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A study finds that only over a third of human-dominated catchments in India are resilient to climate warming.

The impact of global warming on the hydrological cycle should be of paramount concern to all because global warming affects rainfall patterns in various ways like triggering more extreme rainfall events. Unpredictable changes in runoff make it difficult to plan infrastructure to manage water resources such as dams.

How do human disturbances affect hydrological resilience of catchments in a warming climate?

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A study finds that plastic forms the largest component of marine litter that is polluting the beaches in the country.

The garbage crisis is not only invading Indian cities, but coasts as well, and the problem is assuming grave proportions. The incident in early June this year that saw nearly 120 tonnes of trash washed ashore on Juhu beach in Mumbai exposed the high levels of pollution that the Indian coasts are subjected to.

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A study finds drinking water in peri-urban areas around Bengaluru has high levels of bacteriological and chemical contaminants making it unfit for consumption.

India is running out of water fast. As if this is not bad news enough, it has been found that even the available water is highly polluted with organic and hazardous pollutants. Infact, a recent Water Aid report finds that India is among the top countries with the worst access to clean water close to homes.

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The warming of Indian landmass has been confirmed through past climate records captured in depths of the earth.

Scientists are literally looking into the ground for clinching evidence of climate change. A new study of geothermal records across India has shown that the country has experienced about one degree of warming over the baseline mean temperature of the 19th century.

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This study finds that Bt cotton has not helped but worsened the situation of farmers in Telangana.

Farming is said to be witnessing a “second GR” or Gene Revolution, after Green Revolution, with the introduction of genetically modified Bt cotton in India.

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The Himalayan wetlands are under threat due to unregulated urbanisation and unsustainable tourism. Urgent attention at the policy level is the need of the hour.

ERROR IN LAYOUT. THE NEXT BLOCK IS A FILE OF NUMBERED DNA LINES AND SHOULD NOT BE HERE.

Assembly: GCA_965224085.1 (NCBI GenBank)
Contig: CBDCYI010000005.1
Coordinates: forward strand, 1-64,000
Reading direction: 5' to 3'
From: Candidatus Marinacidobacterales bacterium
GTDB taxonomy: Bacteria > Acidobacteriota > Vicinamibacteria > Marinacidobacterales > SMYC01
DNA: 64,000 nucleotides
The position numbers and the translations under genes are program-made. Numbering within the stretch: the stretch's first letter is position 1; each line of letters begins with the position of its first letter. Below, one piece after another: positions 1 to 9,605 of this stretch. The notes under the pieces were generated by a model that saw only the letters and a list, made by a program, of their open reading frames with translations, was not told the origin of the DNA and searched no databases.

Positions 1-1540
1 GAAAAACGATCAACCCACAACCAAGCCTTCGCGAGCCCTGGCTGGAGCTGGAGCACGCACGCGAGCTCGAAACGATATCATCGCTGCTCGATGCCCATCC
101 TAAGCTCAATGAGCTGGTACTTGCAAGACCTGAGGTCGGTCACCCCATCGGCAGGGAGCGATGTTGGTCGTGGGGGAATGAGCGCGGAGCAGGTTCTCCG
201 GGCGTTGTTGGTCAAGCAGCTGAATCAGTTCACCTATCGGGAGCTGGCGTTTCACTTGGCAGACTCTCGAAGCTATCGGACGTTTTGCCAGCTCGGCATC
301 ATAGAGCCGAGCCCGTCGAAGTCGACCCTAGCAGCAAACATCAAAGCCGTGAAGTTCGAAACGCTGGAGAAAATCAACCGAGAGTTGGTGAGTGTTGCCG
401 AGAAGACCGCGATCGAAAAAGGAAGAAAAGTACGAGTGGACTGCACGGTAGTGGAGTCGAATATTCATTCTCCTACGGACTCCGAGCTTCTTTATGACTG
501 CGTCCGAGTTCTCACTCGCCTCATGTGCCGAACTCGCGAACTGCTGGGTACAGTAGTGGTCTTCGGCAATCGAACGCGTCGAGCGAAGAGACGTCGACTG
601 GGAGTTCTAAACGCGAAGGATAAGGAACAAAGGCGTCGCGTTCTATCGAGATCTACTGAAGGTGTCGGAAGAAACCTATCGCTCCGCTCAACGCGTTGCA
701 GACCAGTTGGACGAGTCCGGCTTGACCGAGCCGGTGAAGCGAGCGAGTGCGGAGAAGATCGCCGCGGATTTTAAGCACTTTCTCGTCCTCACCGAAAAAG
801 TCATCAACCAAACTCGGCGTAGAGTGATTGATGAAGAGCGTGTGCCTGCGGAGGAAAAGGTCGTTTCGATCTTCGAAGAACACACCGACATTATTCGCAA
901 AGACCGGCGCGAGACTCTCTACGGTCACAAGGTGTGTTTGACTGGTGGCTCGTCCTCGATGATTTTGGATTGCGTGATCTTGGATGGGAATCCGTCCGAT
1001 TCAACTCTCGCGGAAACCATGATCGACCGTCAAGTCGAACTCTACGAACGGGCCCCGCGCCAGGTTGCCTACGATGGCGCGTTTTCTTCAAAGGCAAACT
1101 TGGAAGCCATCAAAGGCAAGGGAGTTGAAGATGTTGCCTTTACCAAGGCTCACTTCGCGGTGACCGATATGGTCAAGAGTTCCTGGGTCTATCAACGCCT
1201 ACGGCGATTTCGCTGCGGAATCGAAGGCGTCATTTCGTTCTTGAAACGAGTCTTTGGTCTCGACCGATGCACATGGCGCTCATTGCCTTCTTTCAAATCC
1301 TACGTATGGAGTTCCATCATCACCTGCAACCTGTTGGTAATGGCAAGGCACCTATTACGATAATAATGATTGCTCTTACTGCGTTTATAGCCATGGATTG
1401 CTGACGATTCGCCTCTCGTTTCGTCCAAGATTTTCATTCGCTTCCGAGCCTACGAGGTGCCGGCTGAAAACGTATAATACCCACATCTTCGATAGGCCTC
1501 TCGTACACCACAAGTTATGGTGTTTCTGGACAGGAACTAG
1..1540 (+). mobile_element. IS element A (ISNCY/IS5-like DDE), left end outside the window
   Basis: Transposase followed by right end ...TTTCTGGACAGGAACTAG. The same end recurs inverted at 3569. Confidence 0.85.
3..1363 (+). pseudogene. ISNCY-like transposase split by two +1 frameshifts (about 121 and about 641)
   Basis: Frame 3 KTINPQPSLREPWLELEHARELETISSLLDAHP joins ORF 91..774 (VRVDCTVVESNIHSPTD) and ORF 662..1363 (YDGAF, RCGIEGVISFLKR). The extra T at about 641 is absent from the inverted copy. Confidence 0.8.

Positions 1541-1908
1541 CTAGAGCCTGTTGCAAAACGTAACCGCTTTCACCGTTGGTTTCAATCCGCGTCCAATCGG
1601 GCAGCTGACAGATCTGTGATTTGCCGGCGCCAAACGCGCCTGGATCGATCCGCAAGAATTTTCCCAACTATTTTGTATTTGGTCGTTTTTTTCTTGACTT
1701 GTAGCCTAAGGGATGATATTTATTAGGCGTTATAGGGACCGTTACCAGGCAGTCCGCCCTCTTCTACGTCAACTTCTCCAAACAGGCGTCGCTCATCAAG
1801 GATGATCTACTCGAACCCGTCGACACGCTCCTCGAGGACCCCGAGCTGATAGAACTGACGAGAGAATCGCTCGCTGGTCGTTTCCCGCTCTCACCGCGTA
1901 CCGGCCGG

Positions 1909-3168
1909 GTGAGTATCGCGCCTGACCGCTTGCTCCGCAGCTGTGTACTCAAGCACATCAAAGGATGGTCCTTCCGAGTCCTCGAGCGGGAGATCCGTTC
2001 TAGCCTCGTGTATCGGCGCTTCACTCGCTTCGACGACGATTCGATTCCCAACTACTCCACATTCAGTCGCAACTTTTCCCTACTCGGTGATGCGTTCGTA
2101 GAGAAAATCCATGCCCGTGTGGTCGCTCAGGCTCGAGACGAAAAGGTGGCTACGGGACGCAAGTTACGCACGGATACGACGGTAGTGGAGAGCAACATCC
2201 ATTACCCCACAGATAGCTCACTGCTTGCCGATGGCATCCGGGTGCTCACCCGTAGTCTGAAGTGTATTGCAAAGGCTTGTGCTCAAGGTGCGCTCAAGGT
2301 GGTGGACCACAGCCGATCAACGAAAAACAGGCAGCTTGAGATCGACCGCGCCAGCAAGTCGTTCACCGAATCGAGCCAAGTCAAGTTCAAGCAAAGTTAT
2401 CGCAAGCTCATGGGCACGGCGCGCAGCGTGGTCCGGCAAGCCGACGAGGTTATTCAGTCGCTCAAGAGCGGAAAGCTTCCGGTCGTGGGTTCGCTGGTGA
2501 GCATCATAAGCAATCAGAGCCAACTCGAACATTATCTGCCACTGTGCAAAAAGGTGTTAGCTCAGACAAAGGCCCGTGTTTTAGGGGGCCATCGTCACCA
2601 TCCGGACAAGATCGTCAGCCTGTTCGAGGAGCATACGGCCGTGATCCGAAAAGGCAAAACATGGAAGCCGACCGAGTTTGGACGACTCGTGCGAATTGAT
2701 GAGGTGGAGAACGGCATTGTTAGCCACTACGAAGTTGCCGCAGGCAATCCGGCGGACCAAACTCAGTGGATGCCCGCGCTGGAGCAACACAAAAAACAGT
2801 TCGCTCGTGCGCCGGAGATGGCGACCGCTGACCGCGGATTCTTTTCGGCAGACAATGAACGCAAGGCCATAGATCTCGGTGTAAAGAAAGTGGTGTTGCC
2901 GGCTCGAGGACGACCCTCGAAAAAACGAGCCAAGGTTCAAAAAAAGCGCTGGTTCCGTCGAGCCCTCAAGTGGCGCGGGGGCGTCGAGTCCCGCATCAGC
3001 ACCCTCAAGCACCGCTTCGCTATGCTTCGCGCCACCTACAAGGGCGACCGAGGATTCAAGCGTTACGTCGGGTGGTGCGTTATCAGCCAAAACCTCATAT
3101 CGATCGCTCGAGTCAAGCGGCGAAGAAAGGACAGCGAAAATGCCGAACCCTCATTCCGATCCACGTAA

Wetlands are very important and productive ecosystems that support a wide range of plants and animals and provide livelihood opportunities to local communities in India. However, they are increasingly being threatened by rapid urbanisation, pollution, developmental interventions, unsustainable management practices and encroachment.

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A study shows lack of awareness and poor regulatory mechanisms among various reasons behind irrational use of antibiotics in livestock by farmers.

Antimicrobial resistance (AMR) is on the rise globally with the threat more severe in developing countries such as India. Antimicrobial resistance occurs when bacteria develop the ability to withstand the drugs (antibiotics) designed to kill them. This happens due to overuse and misuse of antibiotics. Every time a person takes antibiotics, sensitive bacteria get killed but resistant ones survive and multiply.

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Faulty pipelines and lack of proper sewage treatment plants are some of the causes of increasing jaundice cases in Raipur.

The family of Somesh Manikpuri of Amasivani colony in Raipur is still in shock of his sudden demise from jaundice in May this year. Six similar deaths have been reported from Raipur since April 2018. Memsingh Chandrakar, a resident of Naharpara, another locality in Raipur, was also affected by jaundice in May. He says, “We did not have an epidemic like this in Naharpara till a decade ago. The quality of drinking water was far better then than it is now and we lived a healthy life.

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A study from Uttarakhand finds that water from sacred groves conforms to all WHO standards of potability and is of better quality than water from surrounding areas.

Sacred groves are undisturbed or preserved patches of vegetation or forested areas located on the outskirts of villages, towns or plains that are conserved by communities by dedicating them to local folk deities or ancestral spirits.

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A new study finds that manmade activities such as deforestation and mining are to blame for the rise in desertification in the south of India.

India is highly vulnerable to desertification. Desertification not only leads to loss of biodiversity but can also negatively affect food production leading to poverty, hunger, economic instability, competition for scarce land and water resources and migration.

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